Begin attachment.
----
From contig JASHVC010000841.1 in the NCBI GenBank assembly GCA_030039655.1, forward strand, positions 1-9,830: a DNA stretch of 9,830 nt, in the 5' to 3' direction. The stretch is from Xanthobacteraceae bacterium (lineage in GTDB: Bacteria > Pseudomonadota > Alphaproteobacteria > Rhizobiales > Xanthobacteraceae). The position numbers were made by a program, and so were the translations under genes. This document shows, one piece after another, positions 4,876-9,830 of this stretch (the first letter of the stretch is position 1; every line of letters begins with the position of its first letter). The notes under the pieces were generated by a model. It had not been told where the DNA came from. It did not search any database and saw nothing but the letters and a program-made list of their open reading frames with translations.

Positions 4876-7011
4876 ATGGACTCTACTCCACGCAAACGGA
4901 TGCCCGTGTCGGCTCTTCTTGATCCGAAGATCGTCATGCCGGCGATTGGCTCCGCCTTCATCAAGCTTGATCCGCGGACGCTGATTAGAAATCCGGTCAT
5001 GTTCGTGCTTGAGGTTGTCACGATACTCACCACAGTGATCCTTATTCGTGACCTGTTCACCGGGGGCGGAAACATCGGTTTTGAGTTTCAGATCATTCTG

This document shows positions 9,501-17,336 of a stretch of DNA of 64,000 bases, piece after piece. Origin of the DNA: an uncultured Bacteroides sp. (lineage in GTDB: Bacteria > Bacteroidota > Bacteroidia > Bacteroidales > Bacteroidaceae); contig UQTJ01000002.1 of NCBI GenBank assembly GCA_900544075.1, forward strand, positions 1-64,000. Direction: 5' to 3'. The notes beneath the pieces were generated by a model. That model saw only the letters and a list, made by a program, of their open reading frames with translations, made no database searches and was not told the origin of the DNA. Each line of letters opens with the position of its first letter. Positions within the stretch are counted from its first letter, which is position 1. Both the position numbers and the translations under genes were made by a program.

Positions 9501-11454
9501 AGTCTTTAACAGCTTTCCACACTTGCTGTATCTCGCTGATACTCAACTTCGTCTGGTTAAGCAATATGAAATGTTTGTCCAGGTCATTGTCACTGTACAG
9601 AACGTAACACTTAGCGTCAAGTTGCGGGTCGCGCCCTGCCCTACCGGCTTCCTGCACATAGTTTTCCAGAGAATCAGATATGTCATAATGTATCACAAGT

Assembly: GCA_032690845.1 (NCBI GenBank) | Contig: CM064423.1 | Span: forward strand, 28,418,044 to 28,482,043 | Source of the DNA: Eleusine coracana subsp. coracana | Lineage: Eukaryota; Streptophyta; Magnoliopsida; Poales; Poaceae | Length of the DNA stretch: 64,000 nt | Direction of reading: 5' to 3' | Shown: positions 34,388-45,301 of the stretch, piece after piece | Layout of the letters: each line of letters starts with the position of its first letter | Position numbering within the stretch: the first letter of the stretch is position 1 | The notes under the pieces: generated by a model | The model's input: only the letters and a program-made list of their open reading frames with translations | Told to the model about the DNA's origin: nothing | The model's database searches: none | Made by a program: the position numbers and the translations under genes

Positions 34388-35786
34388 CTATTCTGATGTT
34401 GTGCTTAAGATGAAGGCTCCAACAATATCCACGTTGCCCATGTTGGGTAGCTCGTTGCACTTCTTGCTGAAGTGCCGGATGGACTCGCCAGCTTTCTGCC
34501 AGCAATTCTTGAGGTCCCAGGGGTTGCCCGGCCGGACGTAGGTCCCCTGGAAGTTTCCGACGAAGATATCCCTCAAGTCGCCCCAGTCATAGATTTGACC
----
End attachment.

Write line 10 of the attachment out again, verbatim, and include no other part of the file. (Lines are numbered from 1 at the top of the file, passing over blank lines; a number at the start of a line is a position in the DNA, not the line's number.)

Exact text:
Assembly: GCA_032690845.1 (NCBI GenBank) | Contig: CM064423.1 | Span: forward strand, 28,418,044 to 28,482,043 | Source of the DNA: Eleusine coracana subsp. coracana | Lineage: Eukaryota; Streptophyta; Magnoliopsida; Poales; Poaceae | Length of the DNA stretch: 64,000 nt | Direction of reading: 5' to 3' | Shown: positions 34,388-45,301 of the stretch, piece after piece | Layout of the letters: each line of letters starts with the position of its first letter | Position numbering within the stretch: the first letter of the stretch is position 1 | The notes under the pieces: generated by a model | The model's input: only the letters and a program-made list of their open reading frames with translations | Told to the model about the DNA's origin: nothing | The model's database searches: none | Made by a program: the position numbers and the translations under genes